Divorce is hard for everybody, not least the children in your family. They may feel the separation between you and your ex-partner is their fault. Your child may struggle with issues around loyalty, not wanting to hurt either parent’s feelings. There may be anger and resentment from them toward you, as they blame you for not making the marriage work.
The custody battle will be hard, and compromises will need to be met. Legal advice will be taken from a father or mother’s rights attorney as agreements are drawn up. There will be hurt and disappointment all round, and that has to be accepted. When it comes to your child, however, you need to make your best effort to make this difficult process as easy as you can for them.
Show your child you love them
A divorce can be a bitter and time-consuming affair, and your child will feel lost in the middle of the battle between you and your ex. Remember that your kids will be suffering all kinds of conflicted feelings, including blame and hurt. Reassure your child that despite the chaos happening around them, they are still loved, and are not to blame for the marriage breakup.
When it comes to custody arrangements, make every effort to spend time with your child at the allotted time. If you have the majority of care hours, and the other person fails to show up, there will be a disappointment for you and your child. Be ready for this, and have a backup plan for the day. Explain to your child that even though your ex has made a big mistake, it does not mean they have fallen out of love with them.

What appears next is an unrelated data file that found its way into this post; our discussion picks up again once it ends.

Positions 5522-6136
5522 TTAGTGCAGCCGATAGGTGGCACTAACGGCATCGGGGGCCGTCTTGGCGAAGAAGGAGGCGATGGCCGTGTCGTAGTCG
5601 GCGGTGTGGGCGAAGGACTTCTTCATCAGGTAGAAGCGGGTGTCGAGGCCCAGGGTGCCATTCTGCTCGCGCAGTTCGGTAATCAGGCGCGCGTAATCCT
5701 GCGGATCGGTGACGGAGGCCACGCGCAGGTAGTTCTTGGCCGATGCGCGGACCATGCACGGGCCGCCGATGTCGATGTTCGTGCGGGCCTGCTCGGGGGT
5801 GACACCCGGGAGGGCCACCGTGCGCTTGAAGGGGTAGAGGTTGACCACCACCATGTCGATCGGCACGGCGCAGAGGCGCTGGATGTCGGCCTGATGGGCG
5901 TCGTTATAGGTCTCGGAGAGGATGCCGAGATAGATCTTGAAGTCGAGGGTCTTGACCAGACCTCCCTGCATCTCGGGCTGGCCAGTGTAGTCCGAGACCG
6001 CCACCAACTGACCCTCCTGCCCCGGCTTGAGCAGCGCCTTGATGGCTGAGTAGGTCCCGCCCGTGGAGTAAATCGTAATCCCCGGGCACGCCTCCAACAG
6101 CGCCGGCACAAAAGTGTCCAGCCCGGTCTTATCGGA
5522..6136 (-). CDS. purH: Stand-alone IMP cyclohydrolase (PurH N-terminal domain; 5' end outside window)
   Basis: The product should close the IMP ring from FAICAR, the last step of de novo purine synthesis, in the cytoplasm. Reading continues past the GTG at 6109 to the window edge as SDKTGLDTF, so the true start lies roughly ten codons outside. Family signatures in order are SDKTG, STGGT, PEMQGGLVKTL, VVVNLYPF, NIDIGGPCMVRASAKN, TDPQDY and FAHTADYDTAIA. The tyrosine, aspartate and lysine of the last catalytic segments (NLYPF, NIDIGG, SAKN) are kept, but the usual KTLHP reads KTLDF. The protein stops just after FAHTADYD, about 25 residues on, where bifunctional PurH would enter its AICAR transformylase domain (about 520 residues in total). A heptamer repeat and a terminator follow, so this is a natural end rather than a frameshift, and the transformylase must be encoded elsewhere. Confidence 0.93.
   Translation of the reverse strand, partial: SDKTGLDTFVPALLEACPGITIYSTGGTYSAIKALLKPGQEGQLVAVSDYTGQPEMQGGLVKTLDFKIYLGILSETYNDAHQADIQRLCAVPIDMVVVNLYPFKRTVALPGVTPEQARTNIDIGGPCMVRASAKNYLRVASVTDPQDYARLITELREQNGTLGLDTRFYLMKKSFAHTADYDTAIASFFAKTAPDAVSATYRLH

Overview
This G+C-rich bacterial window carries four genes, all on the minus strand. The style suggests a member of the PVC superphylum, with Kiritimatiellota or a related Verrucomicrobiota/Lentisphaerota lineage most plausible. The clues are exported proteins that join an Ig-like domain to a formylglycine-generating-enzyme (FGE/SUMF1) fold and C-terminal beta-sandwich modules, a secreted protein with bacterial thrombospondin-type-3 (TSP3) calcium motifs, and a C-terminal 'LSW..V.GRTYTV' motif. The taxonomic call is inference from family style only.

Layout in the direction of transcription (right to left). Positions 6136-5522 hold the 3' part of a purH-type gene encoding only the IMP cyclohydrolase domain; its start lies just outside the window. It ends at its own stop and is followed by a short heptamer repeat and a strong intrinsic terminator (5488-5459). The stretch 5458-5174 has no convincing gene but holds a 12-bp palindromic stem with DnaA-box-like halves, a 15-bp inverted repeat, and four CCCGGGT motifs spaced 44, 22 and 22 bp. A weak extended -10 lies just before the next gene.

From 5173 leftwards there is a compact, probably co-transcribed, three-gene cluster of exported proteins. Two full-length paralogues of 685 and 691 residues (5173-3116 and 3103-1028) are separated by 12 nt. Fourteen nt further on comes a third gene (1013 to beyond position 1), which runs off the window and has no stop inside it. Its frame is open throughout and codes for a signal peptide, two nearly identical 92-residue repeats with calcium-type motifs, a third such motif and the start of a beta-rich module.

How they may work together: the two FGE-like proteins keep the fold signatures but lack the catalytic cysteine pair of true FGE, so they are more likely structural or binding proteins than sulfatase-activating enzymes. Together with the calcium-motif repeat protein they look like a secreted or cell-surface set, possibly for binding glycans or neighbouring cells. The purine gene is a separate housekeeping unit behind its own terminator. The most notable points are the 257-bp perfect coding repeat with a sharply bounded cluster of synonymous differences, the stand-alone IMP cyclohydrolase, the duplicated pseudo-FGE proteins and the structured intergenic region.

Allow your child to vent their feelings
No matter the hurt you are going though, don’t dismiss your children’s feelings. If you or your ex-partner fail to turn up as arranged, allow your child to express anger. Children are not equipped to deal with certain emotions so allow your child to express them without bottling them up. If you suspect your child is keeping his emotions under wraps, perhaps for your sake if he sees you upset, tell him it is okay to feel sad and angry, and encourage them to share their feelings.
Keep your children out of the firing line
You may have all kinds of bitterness and anger stored up inside you, but that doesn’t mean your child should listen to you venting your feelings about your ex. Your child may already feel conflicted in loyalty, and you will not help the situation by turning your child against the other person.
When it comes to custody, provided your ex is a safe person to be with, don’t try and prevent them from spending time with your child. You may have feelings of revenge towards your ex, but don’t withhold your child as part of your personal vendetta. Make sure transition times are peaceful, even if you need to smile through gritted teeth.